Humans have also always used some mind-altering substance of one sort or another, often for spiritual reasons, but that’s not the escapism to which I refer. I’m speaking of the reasons that drive us to want to escape, to lose time to a vapidity that one is hard pushed to even recall the next morning. And the curious phenomenon of feeling more oneself behind a mask than naked—a mask both literal and metaphorical. Is it because the reality that has been created around us, the cultures that have spun into existence while we struggle to evolve our brains at the same speed, don’t feel true? Is it because we have lost ourselves and what it means to be alive?
Image courtesy of the author
And so I ask you to recall my previous essay for this column, “Making a Difference: Radical Happiness,” in which I spoke, among other things, about losing our inner balance.
It’s a running thought of mine, that we haven’t really evolved in the way that they tell us we have. Cultures and societies have evolved around us, but our baseline drives, desires, fears, and complications really do not seem to have changed much at all. As many psychologists have postulated, there appears to be a hierarchy of needs—water, food, safety being our most basic—and I say that we also repeat the same stories ad infinitum: the emotional rollercoasters of love, war, loss, birth, etc. The drive to thrive may once have been met by hut building and hunting. Now it’s affording a mortgage and a credit card. The battlefields of war are now in the corporate world. Opposing clans still fight for power.
We are our ancestors.
But one thing many once had that many today do not, is nature. This fundamental disconnect means we cannot feel the Earth’s energy beneath our feet. Nor can many do something as simply human as grow their own food, nor benefit from the toxin-purifying oxygen of plants. A NASA study in 1989 recommended at least (yet only) one plant per 9.3 square meters to make an appreciable difference to our air quality.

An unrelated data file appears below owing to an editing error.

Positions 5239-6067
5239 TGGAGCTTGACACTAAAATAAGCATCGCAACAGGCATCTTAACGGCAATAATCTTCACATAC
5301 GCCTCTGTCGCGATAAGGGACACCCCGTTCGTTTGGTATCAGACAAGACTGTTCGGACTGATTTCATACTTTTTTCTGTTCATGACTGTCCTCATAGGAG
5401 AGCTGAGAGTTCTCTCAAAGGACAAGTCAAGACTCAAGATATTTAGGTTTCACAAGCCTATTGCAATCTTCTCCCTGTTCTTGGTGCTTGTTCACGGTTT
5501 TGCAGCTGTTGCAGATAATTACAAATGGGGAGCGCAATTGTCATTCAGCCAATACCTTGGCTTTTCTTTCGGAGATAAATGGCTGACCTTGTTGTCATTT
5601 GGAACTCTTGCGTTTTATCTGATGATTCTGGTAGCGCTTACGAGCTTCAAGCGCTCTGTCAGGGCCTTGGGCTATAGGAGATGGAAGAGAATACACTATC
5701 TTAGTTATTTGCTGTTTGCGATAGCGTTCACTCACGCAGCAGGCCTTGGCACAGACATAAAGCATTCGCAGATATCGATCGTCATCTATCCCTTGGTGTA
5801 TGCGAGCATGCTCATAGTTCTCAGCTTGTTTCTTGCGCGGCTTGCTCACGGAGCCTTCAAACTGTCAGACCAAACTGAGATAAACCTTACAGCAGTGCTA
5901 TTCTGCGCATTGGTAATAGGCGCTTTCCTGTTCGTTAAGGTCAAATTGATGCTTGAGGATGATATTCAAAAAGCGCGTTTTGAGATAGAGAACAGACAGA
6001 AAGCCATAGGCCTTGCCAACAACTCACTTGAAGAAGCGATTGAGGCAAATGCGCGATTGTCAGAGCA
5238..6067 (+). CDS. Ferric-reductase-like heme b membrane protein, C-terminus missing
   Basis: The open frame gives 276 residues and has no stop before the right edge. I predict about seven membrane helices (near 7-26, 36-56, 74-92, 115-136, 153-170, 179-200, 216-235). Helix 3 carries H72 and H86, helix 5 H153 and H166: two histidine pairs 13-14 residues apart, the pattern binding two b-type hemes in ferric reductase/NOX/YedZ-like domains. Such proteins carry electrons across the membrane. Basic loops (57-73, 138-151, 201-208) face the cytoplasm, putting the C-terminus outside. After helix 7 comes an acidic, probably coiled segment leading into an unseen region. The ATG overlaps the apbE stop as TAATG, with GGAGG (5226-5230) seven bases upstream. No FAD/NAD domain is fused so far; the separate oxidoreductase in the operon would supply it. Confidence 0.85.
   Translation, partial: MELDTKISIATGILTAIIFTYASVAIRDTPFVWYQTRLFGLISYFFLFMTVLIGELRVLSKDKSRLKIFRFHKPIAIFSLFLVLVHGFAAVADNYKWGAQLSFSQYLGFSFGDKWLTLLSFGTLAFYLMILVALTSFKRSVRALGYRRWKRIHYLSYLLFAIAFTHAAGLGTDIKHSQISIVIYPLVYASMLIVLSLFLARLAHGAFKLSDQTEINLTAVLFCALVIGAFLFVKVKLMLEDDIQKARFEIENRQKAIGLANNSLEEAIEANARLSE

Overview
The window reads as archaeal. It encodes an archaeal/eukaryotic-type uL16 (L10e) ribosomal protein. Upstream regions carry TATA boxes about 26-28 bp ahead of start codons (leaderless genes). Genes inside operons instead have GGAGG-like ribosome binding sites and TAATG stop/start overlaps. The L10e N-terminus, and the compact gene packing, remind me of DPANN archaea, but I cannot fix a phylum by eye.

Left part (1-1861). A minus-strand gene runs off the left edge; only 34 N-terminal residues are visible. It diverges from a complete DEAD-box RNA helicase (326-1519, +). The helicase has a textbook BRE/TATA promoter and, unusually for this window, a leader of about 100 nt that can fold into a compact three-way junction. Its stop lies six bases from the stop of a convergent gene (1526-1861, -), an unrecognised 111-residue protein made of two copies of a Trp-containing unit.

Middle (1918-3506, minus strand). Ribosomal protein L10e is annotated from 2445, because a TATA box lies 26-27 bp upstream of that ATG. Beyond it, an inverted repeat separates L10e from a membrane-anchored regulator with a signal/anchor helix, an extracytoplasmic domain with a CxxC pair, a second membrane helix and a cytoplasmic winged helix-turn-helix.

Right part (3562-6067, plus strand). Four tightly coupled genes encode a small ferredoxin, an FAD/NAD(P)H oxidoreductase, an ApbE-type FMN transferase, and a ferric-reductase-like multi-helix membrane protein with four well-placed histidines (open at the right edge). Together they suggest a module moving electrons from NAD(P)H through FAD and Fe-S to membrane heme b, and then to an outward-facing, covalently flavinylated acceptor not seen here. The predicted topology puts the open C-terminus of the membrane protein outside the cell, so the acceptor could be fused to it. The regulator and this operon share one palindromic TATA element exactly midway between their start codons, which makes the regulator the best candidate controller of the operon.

So, to all, I strongly recommend tending to a plant or three—even if you don’t feel yourself a plant lover. Keep them close to your bed and sleep a bit closer to nature. Chrysanthemums, bamboo palms, peace lilies, spider plants, and ivy are a few of the simple plants known to be highly effective at purifying the air. Heck, we can even grow plants from our vegetable offcuts.
But for those feeling a more personal imbalance, or those who desire more clarity of purpose, or those curious about deeper unconscious processing, or, like many of us, those simply searching for the inner contentment that I spoke of in last month’s essay, and how it can help radiate and hopefully become the new healthy pandemic, I come to the first exercise that some may find useful. Naturally this is not a substitute for professional help, should it be needed.
The exercise is wonderfully simple:
Either print the image below, or use any piece of plain paper and draw a circle that nearly fits the page. Have a stack of them ready to pick up and go for each day you’d like to do this exercise. My minimum recommendation is for a week, although a month would offer more insights. And be not fretful—drawing skills are not required!